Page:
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How to extract a good cup of espresso

Have you tried drinking a shot of espresso? If extracted well, it can be really sweet! Extraction is important to produce a balanced shot. A bad extraction might lead to sour, bland or a bitter cup. A good extraction will produce a tasty cup of coffee. This is the primary component of coffee with milk beverages so it is vital to make a good shot of espresso.

Use a weighing scale to weigh the beans you are going to use so that the amount of coffee to be used will be precise. You can start with 18g using a double basket portafilter. Check the grind size and calibration of the espresso. If it takes too long to drip and finish the extraction, grind a bit coarser; if it drips too fast, make the grind size tighter.

Tamping is an important step to create a good extraction. If we have made an uneven tamping, you'd notice that the coffee would not come out at the same time. Don't forget to clean the sides of the portafilter too before locking it to the group head, this will help you have a clean extraction because some of the grounds might scatter to your espresso shot. Always flush the group head before and after you take the shot. This will help clean the grounds remaining from the previous shot.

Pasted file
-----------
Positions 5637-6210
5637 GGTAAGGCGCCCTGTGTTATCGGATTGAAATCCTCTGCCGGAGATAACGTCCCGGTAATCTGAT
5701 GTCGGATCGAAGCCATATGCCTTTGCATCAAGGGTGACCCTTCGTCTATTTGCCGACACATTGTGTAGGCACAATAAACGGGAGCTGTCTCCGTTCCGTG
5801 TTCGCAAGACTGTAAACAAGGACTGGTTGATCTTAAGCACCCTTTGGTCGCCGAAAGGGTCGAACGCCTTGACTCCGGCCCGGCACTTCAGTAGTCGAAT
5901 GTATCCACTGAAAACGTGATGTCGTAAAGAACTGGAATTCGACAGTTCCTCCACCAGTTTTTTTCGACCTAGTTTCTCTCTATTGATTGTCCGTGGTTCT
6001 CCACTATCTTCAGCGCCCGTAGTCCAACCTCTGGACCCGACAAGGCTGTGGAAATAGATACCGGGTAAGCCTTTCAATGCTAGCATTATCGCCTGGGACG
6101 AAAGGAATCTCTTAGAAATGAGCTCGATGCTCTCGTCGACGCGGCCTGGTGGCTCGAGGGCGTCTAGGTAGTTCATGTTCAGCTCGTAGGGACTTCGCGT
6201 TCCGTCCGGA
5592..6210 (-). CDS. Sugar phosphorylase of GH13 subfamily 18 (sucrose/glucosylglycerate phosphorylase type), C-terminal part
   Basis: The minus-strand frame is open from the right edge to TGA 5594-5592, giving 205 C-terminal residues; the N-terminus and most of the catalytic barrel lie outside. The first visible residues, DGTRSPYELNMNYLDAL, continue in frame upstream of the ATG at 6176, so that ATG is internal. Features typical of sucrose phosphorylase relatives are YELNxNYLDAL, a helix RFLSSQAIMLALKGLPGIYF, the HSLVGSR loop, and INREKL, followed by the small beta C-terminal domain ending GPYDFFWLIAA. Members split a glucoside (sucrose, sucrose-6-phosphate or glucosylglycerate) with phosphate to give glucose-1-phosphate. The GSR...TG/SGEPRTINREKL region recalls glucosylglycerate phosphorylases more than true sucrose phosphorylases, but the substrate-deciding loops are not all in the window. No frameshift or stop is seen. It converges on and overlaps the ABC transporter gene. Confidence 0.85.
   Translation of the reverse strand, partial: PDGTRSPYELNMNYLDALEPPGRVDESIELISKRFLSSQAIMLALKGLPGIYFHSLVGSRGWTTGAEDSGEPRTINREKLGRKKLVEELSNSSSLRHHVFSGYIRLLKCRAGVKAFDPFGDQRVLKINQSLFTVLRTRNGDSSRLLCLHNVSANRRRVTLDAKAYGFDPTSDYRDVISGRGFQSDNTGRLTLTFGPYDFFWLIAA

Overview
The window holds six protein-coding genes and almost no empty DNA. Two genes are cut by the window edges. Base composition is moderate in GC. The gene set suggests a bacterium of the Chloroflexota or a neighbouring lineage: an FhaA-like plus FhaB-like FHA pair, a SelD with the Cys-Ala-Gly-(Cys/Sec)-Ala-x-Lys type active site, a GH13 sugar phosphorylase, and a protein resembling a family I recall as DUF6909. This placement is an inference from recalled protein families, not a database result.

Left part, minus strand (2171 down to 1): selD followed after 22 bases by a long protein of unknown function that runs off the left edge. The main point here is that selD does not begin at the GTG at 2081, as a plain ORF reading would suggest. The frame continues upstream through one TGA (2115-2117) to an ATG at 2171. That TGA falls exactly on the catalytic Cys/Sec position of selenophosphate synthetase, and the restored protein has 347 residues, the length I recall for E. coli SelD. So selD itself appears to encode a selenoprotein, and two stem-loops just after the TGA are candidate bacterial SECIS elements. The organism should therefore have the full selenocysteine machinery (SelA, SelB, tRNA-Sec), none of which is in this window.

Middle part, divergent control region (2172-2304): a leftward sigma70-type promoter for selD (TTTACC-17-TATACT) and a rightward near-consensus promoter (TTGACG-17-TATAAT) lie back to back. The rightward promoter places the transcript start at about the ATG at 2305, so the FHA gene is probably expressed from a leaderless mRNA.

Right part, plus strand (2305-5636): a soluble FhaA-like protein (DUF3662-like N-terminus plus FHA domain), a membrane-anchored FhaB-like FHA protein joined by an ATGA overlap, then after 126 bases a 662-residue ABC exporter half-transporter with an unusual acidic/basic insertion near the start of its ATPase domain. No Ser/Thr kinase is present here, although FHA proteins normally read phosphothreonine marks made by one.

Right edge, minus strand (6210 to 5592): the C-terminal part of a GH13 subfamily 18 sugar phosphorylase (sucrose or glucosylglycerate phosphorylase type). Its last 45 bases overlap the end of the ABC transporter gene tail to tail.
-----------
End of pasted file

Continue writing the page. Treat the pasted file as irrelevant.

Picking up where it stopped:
Press the timer as soon as you put the portafilter in and push the button to extract coffee. Timing is essential in making coffee. Remember to tare the scale to get the right amount of shot. Aim an output of 30-35ml and watch the timer too (about 20-30 seconds).

You can also take a look at the shot pouring out from the spout. You can stop before you get the white streaks which will lead to over extraction and bitterness of the coffee. The aim is a balanced espresso shot. Try it if you find any sharpness and make your mouth pucker? Does it taste bitter and uneasy on the palate? Does it have a long finish which means that the taste lingers in your mouth after taking a sip? Does it taste sweet and make you smile? Sometimes, it's that sort of feeling that you get and you'd know this would be a lovely shot.

We use the ristretto (highly concentrated espresso) at Cube. We'll talk about this on another entry.

Practice always helps our skills to improve. Taste your espresso shot, share it and get feedback from the people around you.

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